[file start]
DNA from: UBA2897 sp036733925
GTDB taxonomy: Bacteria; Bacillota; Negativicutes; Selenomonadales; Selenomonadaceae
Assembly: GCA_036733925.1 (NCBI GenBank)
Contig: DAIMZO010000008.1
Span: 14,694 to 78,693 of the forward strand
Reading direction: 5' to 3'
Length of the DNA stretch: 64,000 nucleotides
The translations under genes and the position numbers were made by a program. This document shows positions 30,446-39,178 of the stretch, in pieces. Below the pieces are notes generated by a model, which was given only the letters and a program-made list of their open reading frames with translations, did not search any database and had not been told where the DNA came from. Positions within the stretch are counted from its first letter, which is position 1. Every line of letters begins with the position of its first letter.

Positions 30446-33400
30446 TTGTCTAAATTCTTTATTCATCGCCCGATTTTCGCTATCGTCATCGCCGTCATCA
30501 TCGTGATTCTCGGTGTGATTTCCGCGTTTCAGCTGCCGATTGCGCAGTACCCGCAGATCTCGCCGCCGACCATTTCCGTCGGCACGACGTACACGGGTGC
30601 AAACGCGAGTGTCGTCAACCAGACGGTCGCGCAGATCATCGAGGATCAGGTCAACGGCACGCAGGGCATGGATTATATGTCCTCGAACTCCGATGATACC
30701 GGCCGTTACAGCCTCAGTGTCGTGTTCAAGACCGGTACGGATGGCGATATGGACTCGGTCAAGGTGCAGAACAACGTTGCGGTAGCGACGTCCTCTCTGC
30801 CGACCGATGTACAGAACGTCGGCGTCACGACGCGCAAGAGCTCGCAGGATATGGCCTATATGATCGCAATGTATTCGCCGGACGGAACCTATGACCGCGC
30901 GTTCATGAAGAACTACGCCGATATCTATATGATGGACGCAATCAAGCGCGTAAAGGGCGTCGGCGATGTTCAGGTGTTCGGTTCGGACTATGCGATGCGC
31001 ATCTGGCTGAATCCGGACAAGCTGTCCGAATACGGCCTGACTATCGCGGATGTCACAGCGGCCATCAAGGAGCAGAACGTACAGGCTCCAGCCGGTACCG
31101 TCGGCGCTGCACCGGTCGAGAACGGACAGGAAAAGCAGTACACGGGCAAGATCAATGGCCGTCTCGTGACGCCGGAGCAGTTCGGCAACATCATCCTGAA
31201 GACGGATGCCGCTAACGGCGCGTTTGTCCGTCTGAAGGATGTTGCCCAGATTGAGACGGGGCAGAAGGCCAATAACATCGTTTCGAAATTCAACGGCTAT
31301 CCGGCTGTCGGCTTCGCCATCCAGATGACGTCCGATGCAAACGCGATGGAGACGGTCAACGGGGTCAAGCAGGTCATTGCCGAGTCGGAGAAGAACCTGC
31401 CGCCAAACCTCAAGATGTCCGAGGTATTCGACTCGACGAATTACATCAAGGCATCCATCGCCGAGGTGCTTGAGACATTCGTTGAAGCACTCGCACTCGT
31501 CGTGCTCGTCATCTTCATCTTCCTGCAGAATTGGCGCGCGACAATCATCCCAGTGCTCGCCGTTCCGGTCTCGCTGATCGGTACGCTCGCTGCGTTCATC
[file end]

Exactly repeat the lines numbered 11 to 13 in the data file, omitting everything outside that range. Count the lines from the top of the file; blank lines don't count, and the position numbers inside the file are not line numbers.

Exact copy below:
30501 TCGTGATTCTCGGTGTGATTTCCGCGTTTCAGCTGCCGATTGCGCAGTACCCGCAGATCTCGCCGCCGACCATTTCCGTCGGCACGACGTACACGGGTGC
30601 AAACGCGAGTGTCGTCAACCAGACGGTCGCGCAGATCATCGAGGATCAGGTCAACGGCACGCAGGGCATGGATTATATGTCCTCGAACTCCGATGATACC
30701 GGCCGTTACAGCCTCAGTGTCGTGTTCAAGACCGGTACGGATGGCGATATGGACTCGGTCAAGGTGCAGAACAACGTTGCGGTAGCGACGTCCTCTCTGC